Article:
News

Here's the latest news from AirUCI — our events, our people, our science.

 

2023

Tuesday, July 25, 2023

A first-of-its-kind study led by AirUCI faculty Jun Wu suggests pregnant women exposed to a higher level of air pollution may have a higher risk of spontaneous premature rupture of membranes (SPROM), a critical obstetrical problem that can significantly increase maternal and fetal mortality. “Ozone appears to be more harmful among the air pollutants that we studied so it warrants further targeted research in different locations to explore this association,” says Jun.  Read the article

Wednesday, July 19, 2023

In an NBC News article on extreme heat and wildfire smoke, AirUCI faculty Jun Wu is quoted on how this combination raises the risk of early death in vulnerable populations.  "The body has a limited capacity to handle stress, and while extreme heat and air pollution impact the human body in different ways, the existence of one appears to worsen the impact of the other," said Jun. "Though older adults and people with weakened immune systems are most at risk for dire health outcomes related to extreme heat and air pollution, no one is immune," she says.  Read the article

Tuesday, July 4, 2023

Najit Saliba, former grad student under Barbara Finlayson-Pitts and member of the Lebanese Parliament, was interviewed on the July 4, 2023 edition of the PBS News Hour in a segment on the state of Lebanon.  Najat, a longtime Professor of Chemistry at American University of Beirut, was elected to office in May 2022 as an opposition candidate and has been working toward government reform.  She was asked about the problems the country is facing, the inability of the government to move forward and provide basic services, and her efforts to change the situation.  View the segment and read the transcript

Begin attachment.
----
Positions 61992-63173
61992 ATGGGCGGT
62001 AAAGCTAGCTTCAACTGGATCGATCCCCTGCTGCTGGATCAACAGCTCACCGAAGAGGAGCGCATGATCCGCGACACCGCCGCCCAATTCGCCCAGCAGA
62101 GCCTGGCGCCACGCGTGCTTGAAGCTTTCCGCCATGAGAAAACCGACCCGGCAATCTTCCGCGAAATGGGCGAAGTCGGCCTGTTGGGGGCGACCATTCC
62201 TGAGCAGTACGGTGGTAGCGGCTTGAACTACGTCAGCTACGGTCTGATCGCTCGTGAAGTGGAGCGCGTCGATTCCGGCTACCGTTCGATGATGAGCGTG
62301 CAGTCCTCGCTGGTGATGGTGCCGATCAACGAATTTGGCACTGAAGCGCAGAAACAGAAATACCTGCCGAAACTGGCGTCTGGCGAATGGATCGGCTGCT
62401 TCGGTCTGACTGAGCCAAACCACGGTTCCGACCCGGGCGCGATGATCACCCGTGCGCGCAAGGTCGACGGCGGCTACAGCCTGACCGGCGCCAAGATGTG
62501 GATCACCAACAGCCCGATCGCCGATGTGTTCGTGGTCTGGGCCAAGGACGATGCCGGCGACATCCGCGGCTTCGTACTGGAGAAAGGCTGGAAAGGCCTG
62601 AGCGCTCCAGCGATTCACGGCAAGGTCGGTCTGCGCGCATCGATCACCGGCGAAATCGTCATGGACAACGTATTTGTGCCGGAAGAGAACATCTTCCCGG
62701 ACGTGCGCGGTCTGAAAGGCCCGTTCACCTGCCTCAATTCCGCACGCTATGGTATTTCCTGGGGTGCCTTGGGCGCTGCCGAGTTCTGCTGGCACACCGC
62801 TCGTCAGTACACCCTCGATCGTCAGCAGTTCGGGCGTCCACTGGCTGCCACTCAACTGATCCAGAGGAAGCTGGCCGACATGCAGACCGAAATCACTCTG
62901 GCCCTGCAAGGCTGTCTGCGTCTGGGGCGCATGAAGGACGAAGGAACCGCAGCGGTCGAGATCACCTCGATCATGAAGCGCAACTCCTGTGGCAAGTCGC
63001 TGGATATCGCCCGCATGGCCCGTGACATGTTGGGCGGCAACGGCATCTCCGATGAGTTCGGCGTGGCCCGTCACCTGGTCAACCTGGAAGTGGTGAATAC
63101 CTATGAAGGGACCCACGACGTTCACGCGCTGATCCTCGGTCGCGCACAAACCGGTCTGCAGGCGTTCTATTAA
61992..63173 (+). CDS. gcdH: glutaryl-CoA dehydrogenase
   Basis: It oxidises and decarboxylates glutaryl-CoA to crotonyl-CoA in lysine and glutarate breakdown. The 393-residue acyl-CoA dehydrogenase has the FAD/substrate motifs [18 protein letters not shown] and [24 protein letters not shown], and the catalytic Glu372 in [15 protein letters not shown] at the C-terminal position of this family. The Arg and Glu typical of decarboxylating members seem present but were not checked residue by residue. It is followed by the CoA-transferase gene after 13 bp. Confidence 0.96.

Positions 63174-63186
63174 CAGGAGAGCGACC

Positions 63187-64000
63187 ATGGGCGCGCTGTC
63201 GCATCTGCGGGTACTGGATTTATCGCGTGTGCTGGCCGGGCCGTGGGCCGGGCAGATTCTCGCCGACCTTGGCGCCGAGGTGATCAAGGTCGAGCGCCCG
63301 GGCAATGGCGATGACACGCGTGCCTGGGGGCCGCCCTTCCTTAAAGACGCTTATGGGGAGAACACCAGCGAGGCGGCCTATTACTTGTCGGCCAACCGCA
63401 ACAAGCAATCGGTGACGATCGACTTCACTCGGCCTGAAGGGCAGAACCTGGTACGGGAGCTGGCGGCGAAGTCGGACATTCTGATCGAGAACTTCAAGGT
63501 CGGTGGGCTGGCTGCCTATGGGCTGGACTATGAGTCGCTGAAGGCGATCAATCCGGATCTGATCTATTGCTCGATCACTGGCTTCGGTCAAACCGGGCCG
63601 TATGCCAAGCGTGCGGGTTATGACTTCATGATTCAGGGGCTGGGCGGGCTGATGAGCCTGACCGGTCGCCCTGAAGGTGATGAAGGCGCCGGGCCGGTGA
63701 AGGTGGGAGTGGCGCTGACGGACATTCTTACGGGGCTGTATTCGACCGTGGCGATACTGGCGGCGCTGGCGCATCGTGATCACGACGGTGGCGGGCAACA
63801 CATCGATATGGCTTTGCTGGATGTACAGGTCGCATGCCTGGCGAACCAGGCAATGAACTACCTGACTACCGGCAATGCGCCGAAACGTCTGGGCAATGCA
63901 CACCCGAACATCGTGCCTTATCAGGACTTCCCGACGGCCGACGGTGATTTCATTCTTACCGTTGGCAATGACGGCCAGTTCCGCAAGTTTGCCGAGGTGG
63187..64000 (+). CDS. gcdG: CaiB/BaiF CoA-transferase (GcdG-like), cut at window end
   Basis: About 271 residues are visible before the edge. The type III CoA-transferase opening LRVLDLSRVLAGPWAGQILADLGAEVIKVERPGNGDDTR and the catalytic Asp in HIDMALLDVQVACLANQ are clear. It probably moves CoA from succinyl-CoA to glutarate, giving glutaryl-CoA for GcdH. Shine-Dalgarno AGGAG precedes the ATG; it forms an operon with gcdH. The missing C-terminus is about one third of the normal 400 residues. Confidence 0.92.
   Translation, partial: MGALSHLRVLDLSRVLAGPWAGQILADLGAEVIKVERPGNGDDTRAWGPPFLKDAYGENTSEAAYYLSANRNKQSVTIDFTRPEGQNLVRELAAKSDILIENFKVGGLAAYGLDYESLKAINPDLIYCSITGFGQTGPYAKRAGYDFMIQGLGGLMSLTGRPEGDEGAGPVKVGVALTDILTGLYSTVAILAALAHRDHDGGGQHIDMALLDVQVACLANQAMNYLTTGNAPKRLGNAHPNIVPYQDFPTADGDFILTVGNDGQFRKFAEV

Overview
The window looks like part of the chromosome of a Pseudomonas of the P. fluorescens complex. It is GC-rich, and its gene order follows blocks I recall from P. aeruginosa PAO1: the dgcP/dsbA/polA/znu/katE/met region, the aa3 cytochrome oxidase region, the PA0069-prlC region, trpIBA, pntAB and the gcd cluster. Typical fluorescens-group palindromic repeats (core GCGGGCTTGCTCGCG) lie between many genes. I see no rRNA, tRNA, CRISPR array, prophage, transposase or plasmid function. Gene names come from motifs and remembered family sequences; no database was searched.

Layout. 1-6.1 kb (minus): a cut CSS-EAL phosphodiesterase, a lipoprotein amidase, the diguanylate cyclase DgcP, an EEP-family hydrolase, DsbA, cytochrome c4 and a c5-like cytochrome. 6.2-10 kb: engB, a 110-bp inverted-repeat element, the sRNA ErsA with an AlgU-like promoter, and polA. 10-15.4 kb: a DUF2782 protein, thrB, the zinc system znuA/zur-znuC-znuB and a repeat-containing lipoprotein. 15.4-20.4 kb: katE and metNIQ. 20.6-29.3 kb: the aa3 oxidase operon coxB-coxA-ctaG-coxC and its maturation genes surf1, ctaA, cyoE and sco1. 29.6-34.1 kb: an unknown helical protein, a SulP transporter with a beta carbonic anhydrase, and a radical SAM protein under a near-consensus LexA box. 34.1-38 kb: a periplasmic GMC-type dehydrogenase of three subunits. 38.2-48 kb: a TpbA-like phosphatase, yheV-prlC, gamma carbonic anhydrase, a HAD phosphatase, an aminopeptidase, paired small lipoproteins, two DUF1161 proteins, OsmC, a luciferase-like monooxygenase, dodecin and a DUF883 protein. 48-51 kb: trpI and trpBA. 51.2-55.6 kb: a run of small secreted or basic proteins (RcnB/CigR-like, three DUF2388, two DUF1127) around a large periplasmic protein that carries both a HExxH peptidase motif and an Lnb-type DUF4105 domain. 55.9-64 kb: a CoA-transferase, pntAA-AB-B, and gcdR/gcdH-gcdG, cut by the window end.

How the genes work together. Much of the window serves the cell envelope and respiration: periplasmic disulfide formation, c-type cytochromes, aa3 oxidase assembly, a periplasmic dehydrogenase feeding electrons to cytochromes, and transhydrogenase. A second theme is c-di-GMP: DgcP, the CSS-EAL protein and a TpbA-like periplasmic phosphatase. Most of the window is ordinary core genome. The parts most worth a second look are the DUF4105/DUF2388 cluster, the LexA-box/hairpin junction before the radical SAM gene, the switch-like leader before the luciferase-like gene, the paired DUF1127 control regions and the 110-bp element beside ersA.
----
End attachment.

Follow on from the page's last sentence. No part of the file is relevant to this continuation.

Monday, July 3, 2023

AirUCI faculty Jun Wu is quoted in a July 3rd Washington Post article about fireworks and air quality.  Much of the pollution from fireworks comes from those ignited in people’s backyards or on streets, not necessarily from grand public displays, says Jun. In a 2021 study, Jun and her colleagues found that California communities with policies restricting street-level fireworks saw noticeably less pollution compared to those that didn’t.  Her research also suggests that the variable policies mean fireworks pollution doesn’t affect communities equally.  In a study published this year, Jun found that communities with higher proportions of Hispanic residents were exposed to greater particulate pollution than other communities. “I think people need to be aware that there’s a cost associated with firework burning, not just money, but also the health-related costs and the cost to the environment,” said Jun.  Read the article

Tuesday, June 27, 2023

AirUCI faculty Jane Baldwin and her team have developed an economic risk model to help determine the impact of tropical cyclones.  "They pose huge risks to both human life and the built environment, so they have large economic costs associated with them and cause a lot of deaths,” said Jane. “We need to be able to quantitatively explain their risk, meaning the probability of seeing different levels of losses.”  By making this new model freely available, countries that may not be able to afford access to other such risk models—which typically belong to for-profit insurance companies that do not freely share their products or data—can get a clearer picture of the risks they face. Read the article

Tuesday, June 27, 2023